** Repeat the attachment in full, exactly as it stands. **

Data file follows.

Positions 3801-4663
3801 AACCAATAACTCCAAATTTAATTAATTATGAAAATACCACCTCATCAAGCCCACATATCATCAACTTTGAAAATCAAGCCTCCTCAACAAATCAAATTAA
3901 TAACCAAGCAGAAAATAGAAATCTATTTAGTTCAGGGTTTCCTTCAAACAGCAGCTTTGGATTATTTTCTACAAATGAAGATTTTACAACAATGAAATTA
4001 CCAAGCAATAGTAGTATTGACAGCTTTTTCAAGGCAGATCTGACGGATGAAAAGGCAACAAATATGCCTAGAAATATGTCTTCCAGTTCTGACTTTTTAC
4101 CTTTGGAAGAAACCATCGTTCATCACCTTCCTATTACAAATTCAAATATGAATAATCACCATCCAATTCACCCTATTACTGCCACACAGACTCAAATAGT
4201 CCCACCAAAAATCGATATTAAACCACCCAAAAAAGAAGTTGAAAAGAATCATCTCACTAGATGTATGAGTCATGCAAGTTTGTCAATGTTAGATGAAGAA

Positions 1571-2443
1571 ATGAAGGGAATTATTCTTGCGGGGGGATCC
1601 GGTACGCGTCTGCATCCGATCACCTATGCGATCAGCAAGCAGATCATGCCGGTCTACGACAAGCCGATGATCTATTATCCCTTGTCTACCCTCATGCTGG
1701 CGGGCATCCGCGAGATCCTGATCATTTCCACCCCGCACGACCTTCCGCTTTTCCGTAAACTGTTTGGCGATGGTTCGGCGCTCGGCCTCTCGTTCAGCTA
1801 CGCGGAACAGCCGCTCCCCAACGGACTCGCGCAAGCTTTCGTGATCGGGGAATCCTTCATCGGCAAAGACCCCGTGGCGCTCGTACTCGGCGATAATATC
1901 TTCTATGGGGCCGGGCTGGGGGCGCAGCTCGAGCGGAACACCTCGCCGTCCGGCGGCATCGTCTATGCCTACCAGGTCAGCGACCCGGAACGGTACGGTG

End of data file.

Positions 3801-4663
3801 AACCAATAACTCCAAATTTAATTAATTATGAAAATACCACCTCATCAAGCCCACATATCATCAACTTTGAAAATCAAGCCTCCTCAACAAATCAAATTAA
3901 TAACCAAGCAGAAAATAGAAATCTATTTAGTTCAGGGTTTCCTTCAAACAGCAGCTTTGGATTATTTTCTACAAATGAAGATTTTACAACAATGAAATTA
4001 CCAAGCAATAGTAGTATTGACAGCTTTTTCAAGGCAGATCTGACGGATGAAAAGGCAACAAATATGCCTAGAAATATGTCTTCCAGTTCTGACTTTTTAC
4101 CTTTGGAAGAAACCATCGTTCATCACCTTCCTATTACAAATTCAAATATGAATAATCACCATCCAATTCACCCTATTACTGCCACACAGACTCAAATAGT
4201 CCCACCAAAAATCGATATTAAACCACCCAAAAAAGAAGTTGAAAAGAATCATCTCACTAGATGTATGAGTCATGCAAGTTTGTCAATGTTAGATGAAGAA

Positions 1571-2443
1571 ATGAAGGGAATTATTCTTGCGGGGGGATCC
1601 GGTACGCGTCTGCATCCGATCACCTATGCGATCAGCAAGCAGATCATGCCGGTCTACGACAAGCCGATGATCTATTATCCCTTGTCTACCCTCATGCTGG
1701 CGGGCATCCGCGAGATCCTGATCATTTCCACCCCGCACGACCTTCCGCTTTTCCGTAAACTGTTTGGCGATGGTTCGGCGCTCGGCCTCTCGTTCAGCTA
1801 CGCGGAACAGCCGCTCCCCAACGGACTCGCGCAAGCTTTCGTGATCGGGGAATCCTTCATCGGCAAAGACCCCGTGGCGCTCGTACTCGGCGATAATATC
1901 TTCTATGGGGCCGGGCTGGGGGCGCAGCTCGAGCGGAACACCTCGCCGTCCGGCGGCATCGTCTATGCCTACCAGGTCAGCGACCCGGAACGGTACGGTG